Vietnam rice paper artisans roll with tradition
Vietnam rice paper artisans roll with tradition
They’re a staple on dinner tables from north to south, eaten fresh with fish, fried with pork, or baked on an open flame and eaten like crackers — a popular bar snack.
But regardless of how they’re prepared, one thing most people in Vietnam agree on: homemade is always better.
“It’s better than the factory version, try it, it’s tastier,” Nguyen Thi Hue told AFP, offering a baked coconut version at her roadside snack stop in southern Can Tho province.
She sources her ‘banh trang’ in nearby Thuan Hung village, known for producing some of the finest in the Mekong Delta, long renowned as the “rice bowl of Vietnam.”
Some families earn a living making rice paper, even as factories have popped up producing creative flavours like salted shrimp, coconut or versions made with the notoriously potent durian fruit.
“Customers prefer those produced handmade in the village. We don’t use chemicals, they’re just natural,” said 26-year-old Bui Minh Phi, a third-generation rice paper maker in Thuan Hung.
He can earn $65 per day spinning the trade, or double that during the busy lunar new year period.
It’s a common sentiment in Vietnam, where many diners eschew fast food joints for home-style restaurants serving pho noodle soup or banh mi sandwiches like their grandmothers might have made it.
Rice paper making is a matter of family heritage for many like Ha Thi Sau.
On a recent morning in Thuan Hung, she tutored her daughter on the age-old technique she learned from her aunt: pour the sweetened batter — a secret family recipe — onto a pan, before transferring to a bamboo mat.
The operation remains a family affair: Sau’s son-in-law feeds the fire with rice husks, while her 83-year-old mother washes dishes on the river bank. Though other jobs are available in her village — once a rural backwater now dotted with modern cafes and mobile phone shops — she doesn’t dream of abandoning her trade.
“I’ve been making rice paper for so long, I don’t want to leave it for another job,” she said, as the scent of coconut wafted in the air.
UN: Global fight against AIDS is at ‘precarious point’
- ‘There are miles to go in the journey to end the AIDS epidemic. Time is running out’
- Since the start of the AIDS epidemic in the 1980s, more than 77 million people have become infected with HIV
LONDON: Complacency is starting to stall the fight against the global AIDS epidemic, with the pace of progress not matching what is needed, the United Nations warned on Wednesday.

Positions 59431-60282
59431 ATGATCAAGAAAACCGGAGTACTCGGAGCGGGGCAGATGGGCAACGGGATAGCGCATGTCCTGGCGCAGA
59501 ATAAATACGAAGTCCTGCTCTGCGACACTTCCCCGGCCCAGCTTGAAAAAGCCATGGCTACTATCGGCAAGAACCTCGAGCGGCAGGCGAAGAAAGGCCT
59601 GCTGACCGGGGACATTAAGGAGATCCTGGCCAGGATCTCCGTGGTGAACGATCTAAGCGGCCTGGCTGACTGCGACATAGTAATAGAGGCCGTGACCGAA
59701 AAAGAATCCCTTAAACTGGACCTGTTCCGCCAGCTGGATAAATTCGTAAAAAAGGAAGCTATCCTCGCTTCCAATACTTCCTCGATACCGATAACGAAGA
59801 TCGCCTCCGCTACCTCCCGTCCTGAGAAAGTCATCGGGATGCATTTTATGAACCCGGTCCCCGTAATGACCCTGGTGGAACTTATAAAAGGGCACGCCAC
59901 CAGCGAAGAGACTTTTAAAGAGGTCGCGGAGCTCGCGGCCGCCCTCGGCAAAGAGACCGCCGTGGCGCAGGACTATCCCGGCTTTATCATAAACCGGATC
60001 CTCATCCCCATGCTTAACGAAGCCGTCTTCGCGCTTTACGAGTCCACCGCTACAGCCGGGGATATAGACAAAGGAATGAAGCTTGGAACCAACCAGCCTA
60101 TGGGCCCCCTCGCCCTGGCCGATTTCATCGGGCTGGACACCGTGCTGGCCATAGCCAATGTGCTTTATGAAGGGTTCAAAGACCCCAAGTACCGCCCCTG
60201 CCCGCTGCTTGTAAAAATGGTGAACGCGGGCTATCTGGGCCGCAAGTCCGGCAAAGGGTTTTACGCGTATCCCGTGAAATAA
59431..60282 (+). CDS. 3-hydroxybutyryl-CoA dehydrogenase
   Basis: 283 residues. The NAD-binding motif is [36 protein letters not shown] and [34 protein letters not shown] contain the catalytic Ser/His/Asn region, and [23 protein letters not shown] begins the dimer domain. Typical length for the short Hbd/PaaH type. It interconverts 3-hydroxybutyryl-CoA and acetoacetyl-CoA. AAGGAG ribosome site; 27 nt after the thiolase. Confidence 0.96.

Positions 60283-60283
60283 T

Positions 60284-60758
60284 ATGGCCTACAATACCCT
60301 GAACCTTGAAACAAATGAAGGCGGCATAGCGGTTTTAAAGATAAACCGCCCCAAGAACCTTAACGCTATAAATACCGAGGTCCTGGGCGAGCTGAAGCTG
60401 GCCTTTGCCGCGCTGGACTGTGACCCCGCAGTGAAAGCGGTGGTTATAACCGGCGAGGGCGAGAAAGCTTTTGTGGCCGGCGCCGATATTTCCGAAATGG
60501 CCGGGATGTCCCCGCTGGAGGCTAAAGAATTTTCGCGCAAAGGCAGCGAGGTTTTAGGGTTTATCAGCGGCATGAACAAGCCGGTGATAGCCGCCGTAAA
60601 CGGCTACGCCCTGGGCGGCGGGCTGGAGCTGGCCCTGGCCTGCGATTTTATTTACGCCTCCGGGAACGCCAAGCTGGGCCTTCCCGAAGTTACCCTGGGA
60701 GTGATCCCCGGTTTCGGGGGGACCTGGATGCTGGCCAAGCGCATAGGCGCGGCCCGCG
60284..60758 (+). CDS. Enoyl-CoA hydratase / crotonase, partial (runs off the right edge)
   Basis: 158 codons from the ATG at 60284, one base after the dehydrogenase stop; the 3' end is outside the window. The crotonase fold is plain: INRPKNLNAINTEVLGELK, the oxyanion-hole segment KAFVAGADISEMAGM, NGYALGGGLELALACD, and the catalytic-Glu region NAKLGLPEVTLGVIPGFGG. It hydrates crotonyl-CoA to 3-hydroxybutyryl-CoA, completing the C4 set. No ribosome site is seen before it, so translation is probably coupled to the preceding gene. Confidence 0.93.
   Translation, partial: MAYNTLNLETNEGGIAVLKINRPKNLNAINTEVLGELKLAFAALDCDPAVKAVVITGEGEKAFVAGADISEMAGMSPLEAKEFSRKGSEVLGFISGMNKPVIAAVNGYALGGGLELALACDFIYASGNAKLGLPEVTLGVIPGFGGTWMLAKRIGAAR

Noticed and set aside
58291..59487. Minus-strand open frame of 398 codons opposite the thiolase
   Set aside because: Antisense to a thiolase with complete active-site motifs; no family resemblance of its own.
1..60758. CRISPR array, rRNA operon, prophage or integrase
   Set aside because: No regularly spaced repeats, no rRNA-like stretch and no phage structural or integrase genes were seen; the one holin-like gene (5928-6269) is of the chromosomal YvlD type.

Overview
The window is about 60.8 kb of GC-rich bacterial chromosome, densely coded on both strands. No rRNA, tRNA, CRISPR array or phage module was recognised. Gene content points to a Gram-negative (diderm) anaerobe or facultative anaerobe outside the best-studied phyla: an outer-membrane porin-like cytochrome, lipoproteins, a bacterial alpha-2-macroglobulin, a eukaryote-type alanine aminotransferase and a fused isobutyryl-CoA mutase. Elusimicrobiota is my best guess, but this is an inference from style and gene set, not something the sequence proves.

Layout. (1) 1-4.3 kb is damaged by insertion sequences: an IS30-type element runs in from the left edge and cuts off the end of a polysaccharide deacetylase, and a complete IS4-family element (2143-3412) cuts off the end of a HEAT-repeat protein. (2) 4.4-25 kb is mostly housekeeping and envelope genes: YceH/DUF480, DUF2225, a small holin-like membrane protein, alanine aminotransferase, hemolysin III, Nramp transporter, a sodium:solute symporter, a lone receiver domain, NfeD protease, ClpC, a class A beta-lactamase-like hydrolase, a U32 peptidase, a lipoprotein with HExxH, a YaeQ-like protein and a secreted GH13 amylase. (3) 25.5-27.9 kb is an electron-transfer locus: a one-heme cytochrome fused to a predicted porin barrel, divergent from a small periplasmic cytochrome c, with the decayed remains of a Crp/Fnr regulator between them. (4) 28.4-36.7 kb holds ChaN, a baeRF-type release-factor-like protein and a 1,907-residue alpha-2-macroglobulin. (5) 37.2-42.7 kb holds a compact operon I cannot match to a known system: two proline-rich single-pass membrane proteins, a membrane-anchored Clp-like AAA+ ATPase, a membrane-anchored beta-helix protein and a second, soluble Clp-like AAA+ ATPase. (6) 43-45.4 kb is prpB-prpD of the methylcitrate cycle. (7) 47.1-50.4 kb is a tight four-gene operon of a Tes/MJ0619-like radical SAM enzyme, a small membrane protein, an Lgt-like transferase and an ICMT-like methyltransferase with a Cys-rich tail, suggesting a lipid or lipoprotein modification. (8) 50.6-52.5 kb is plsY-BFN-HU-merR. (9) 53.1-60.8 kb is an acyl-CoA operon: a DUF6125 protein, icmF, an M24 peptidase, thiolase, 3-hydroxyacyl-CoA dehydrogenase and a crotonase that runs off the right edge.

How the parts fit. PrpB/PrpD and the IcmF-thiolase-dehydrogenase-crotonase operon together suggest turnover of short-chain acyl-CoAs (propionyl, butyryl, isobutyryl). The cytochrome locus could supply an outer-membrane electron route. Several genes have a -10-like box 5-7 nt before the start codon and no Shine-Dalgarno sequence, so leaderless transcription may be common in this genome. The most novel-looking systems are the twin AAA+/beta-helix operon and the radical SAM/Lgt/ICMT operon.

The United Nations’ HIV/AIDS body UNAIDS said in an update report that the fight was at a “precarious point” and while deaths were falling and treatment rates rising, rates of new HIV infections threatened to derail efforts to defeat the disease.
“The world is slipping off track. The promises made to society’s most vulnerable individuals are not being kept,” the report said. “There are miles to go in the journey to end the AIDS epidemic. Time is running out.”
Michel Sidibe, executive director of UNAIDS, noted in the report’s foreword that there had been great progress in reducing deaths from AIDS and in getting a record number of people worldwide into treatment with antiretroviral drugs.
The report said an estimated 21.7 million of the 37 million people who have the human immunodeficiency virus (HIV) that causes AIDS were on treatment in 2017, five and a half times more than a decade ago.
This rapid and sustained increase in people getting treatment helped drive a 34 percent drop in AIDS-related deaths from 2010 to 2017. AIDS deaths in 2017 were the lowest this century, at fewer than a million people, the report said.
But Sidibe also pointed to what he said were “crisis” situations in preventing the spread of HIV, and in securing sustained funding.
“The success in saving lives has not been matched with equal success in reducing new HIV infections,” he said. “New HIV infections are not falling fast enough. HIV prevention services are not being provided on an adequate scale ... and are not reaching the people who need them the most.”
Sidibe said a failure to halt new infections among children was a big worry.
“I am distressed by the fact that in 2017, 180,000 children became infected with HIV, far from the 2018 target of eliminating new HIV infections among children,” he wrote.
Data in the report showed that overall among adults and children worldwide, some 1.8 million people became newly infected with HIV in 2017.
Since the start of the AIDS epidemic in the 1980s, more than 77 million people have become infected with HIV. Almost half of them — 35.4 million — have died of AIDS.
The report said that at the end of 2017, $21.3 billion was available for the AIDS response in low- and middle-income countries. More than half of that came from domestic funding sources rather than international donors. UNAIDS estimates that $26.2 billion will be needed to fund the AIDS fight in 2020.
“There is a funding crisis,” Sidibe said. While global AIDS resources rose in 2017, there was still a 20 percent shortfall between what is needed and what is available.
Such a shortfall will be “catastrophic” for countries that rely on international assistance to fight AIDS, Sidibe said.